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Jonathan Tobin: Defending the Right to a Jewish State

Heather Hale: Compliment your kids without giving them big heads

Megan Shauri: 10 ways you are ruining your own happiness

Carolyn Bigda: 8 Best Dividend Stocks for 2015

Kiplinger's Personal Finance editors: 7 Things You Didn't Know About Paying Off Student Loans

Samantha Olson: The Crucial Mistake 55% Of Parents Are Making At Their Baby's Bedtime

Densie Well, Ph.D., R.D. Open your eyes to yellow vegetables

The Kosher Gourmet by Megan Gordon With its colorful cache of purples and oranges and reds, COLLARD GREEN SLAW is a marvelous mood booster --- not to mention just downright delish
April 18, 2014

Rabbi Yonason Goldson: Clarifying one of the greatest philosophical conundrums in theology

Caroline B. Glick: The disappearance of US will

Megan Wallgren: 10 things I've learned from my teenagers

Lizette Borreli: Green Tea Boosts Brain Power, May Help Treat Dementia

John Ericson: Trying hard to be 'positive' but never succeeding? Blame Your Brain

The Kosher Gourmet by Julie Rothman Almondy, flourless torta del re (Italian king's cake), has royal roots, is simple to make, . . . but devour it because it's simply delicious

April 14, 2014

Rabbi Dr Naftali Brawer: Passover frees us from the tyranny of time

Greg Crosby: Passing Over Religion

Eric Schulzke: First degree: How America really recovered from a murder epidemic

Georgia Lee: When love is not enough: Teaching your kids about the realities of adult relationships

Cameron Huddleston: Freebies for Your Lawn and Garden

Gordon Pape: How you can tell if your financial adviser is setting you up for potential ruin

Dana Dovey: Up to 500,000 people die each year from hepatitis C-related liver disease. New Treatment Has Over 90% Success Rate

Justin Caba: Eating Watermelon Can Help Control High Blood Pressure

The Kosher Gourmet by Joshua E. London and Lou Marmon Don't dare pass over these Pesach picks for Manischewitz!

April 11, 2014

Rabbi Hillel Goldberg: Silence is much more than golden

Caroline B. Glick: Forgetting freedom at Passover

Susan Swann: How to value a child for who he is, not just what he does

Cameron Huddleston: 7 Financial Tasks You Should Tackle Right Now

Sandra Block and Lisa Gerstner: How to Profit From Your Passion

Susan Scutti: A Simple Blood Test Might Soon Diagnose Cancer

Chris Weller: Have A Slow Metabolism? Let Science Speed It Up For You

The Kosher Gourmet by Diane Rossen Worthington Whitefish Terrine: A French take on gefilte fish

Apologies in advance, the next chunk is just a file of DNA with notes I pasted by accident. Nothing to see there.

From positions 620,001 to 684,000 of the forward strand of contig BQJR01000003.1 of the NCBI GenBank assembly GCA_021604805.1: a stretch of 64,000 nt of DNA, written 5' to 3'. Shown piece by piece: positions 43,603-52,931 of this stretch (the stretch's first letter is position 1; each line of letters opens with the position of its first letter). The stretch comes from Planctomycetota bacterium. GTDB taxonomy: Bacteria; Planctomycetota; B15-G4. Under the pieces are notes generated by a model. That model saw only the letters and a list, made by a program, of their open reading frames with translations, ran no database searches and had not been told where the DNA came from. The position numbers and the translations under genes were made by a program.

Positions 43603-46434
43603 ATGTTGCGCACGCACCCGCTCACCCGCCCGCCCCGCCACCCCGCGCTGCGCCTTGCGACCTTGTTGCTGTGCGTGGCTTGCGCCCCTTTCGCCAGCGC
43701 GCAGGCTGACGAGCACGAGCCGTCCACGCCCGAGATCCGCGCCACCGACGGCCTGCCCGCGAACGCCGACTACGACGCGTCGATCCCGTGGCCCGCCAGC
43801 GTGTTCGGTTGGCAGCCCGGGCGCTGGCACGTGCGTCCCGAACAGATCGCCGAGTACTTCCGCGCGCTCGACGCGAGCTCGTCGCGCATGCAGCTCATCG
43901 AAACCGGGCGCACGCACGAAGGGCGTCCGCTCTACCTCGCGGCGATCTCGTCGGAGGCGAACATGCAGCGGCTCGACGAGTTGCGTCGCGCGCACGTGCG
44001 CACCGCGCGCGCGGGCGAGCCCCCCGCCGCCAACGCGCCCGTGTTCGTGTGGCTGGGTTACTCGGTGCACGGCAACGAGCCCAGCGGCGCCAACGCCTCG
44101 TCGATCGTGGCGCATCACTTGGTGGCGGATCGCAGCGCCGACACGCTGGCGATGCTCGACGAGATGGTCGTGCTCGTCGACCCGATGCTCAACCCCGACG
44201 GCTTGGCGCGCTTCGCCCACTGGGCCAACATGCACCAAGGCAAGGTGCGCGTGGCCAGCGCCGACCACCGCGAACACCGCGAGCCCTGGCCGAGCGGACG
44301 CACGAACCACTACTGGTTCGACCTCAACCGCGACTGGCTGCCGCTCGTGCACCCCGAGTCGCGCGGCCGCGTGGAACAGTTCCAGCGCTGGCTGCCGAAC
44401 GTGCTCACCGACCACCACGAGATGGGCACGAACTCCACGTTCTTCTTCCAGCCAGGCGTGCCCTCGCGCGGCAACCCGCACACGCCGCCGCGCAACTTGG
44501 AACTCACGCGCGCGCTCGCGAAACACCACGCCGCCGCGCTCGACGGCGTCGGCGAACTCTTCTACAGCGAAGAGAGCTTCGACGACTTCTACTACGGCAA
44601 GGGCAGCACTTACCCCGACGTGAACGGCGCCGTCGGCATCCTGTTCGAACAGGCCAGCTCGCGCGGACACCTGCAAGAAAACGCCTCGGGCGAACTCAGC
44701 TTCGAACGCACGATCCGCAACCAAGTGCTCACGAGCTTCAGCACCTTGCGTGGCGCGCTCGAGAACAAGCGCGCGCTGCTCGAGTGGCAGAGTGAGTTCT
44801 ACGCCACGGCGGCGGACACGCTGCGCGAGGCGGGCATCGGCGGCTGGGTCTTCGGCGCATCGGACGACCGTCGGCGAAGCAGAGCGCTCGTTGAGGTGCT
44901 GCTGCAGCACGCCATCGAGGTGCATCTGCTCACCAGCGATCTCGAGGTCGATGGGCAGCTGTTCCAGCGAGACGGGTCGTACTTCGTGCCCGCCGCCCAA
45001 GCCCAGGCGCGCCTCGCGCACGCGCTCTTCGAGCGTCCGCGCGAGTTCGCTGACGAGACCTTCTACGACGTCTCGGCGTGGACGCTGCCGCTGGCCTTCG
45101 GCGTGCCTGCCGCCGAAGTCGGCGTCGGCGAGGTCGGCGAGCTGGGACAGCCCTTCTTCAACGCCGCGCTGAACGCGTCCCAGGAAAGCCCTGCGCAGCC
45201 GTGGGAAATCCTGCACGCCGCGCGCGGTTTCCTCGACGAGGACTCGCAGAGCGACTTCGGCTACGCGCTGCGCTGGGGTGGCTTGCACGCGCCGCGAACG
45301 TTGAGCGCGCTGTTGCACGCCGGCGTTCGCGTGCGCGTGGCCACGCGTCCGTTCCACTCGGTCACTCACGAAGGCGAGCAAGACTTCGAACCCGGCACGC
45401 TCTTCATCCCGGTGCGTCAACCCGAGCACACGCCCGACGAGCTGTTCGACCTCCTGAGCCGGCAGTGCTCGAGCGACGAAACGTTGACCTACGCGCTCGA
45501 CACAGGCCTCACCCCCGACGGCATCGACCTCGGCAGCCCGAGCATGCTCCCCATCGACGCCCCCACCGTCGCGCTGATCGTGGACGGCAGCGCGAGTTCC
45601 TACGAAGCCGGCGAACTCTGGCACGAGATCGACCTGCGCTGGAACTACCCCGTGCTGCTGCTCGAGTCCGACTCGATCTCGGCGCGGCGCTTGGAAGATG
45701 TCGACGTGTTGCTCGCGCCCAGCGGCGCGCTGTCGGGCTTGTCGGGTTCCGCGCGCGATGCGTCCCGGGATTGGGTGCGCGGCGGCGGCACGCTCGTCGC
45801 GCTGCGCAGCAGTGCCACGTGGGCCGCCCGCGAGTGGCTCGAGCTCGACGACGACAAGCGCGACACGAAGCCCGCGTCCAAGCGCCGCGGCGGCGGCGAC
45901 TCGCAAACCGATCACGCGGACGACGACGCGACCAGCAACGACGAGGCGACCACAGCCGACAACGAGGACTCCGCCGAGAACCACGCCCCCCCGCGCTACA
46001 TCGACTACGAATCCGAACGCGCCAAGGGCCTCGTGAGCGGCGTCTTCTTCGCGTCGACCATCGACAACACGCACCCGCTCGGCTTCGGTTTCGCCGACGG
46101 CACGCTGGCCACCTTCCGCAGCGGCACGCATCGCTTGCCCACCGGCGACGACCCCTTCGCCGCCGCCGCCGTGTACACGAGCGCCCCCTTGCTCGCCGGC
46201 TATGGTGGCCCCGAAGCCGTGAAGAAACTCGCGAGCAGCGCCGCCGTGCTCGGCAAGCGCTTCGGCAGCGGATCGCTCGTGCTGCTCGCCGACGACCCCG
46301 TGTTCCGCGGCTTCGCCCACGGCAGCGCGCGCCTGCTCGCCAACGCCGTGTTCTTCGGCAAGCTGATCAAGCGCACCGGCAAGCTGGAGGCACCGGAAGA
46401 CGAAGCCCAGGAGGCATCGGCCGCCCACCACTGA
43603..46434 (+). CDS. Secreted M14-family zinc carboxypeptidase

April 9, 2014

Jonathan Tobin: Why Did Kerry Lie About Israeli Blame?

Samuel G. Freedman: A resolution 70 years later for a father's unsettling legacy of ashes from Dachau

Jessica Ivins: A resolution 70 years later for a father's unsettling legacy of ashes from Dachau

Kim Giles: Asking for help is not weakness

Kathy Kristof and Barbara Hoch Marcus: 7 Great Growth Israeli Stocks

Matthew Mientka: How Beans, Peas, And Chickpeas Cleanse Bad Cholesterol and Lowers Risk of Heart Disease

Sabrina Bachai: 5 At-Home Treatments For Headaches

The Kosher Gourmet by Daniel Neman Have yourself a matzo ball: The secrets bubby never told you and recipes she could have never imagined

April 8, 2014

Lori Nawyn: At Your Wit's End and Back: Finding Peace

Susan B. Garland and Rachel L. Sheedy: Strategies Married Couples Can Use to Boost Benefits

David Muhlbaum: Smart Tax Deductions Non-Itemizers Can Claim

Jill Weisenberger, M.S., R.D.N., C.D.E : Before You Lose Your Mental Edge

Dana Dovey: Coffee Drinkers Rejoice! Your Cup Of Joe Can Prevent Death From Liver Disease

Chris Weller: Electric 'Thinking Cap' Puts Your Brain Power Into High Gear

The Kosher Gourmet by Marlene Parrish A gift of hazelnuts keeps giving --- for a variety of nutty recipes: Entree, side, soup, dessert

April 4, 2014

Rabbi David Gutterman: The Word for Nothing Means Everything

Charles Krauthammer: Kerry's folly, Chapter 3

Amy Peterson: A life of love: How to build lasting relationships with your children

John Ericson: Older Women: Save Your Heart, Prevent Stroke Don't Drink Diet

John Ericson: Why 50 million Americans will still have spring allergies after taking meds

Cameron Huddleston: Best and Worst Buys of April 2014

Stacy Rapacon: Great Mutual Funds for Young Investors

Sarah Boesveld: Teacher keeps promise to mail thousands of former students letters written by their past selves

The Kosher Gourmet by Sharon Thompson Anyone can make a salad, you say. But can they make a great salad? (SECRETS, TESTED TECHNIQUES + 4 RECIPES, INCLUDING DRESSINGS)

April 2, 2014

Paul Greenberg: Death and joy in the spring

Dan Barry: Should South Carolina Jews be forced to maintain this chimney built by Germans serving the Nazis?

Mayra Bitsko: Save me! An alien took over my child's personality

Frank Clayton: Get happy: 20 scientifically proven happiness activities

Susan Scutti: It's Genetic! Obesity and the 'Carb Breakdown' Gene

Lecia Bushak: Why Hand Sanitizer May Actually Harm Your Health

Stacy Rapacon: Great Funds You Can Own for $500 or Less

Cameron Huddleston: 7 Ways to Save on Home Decor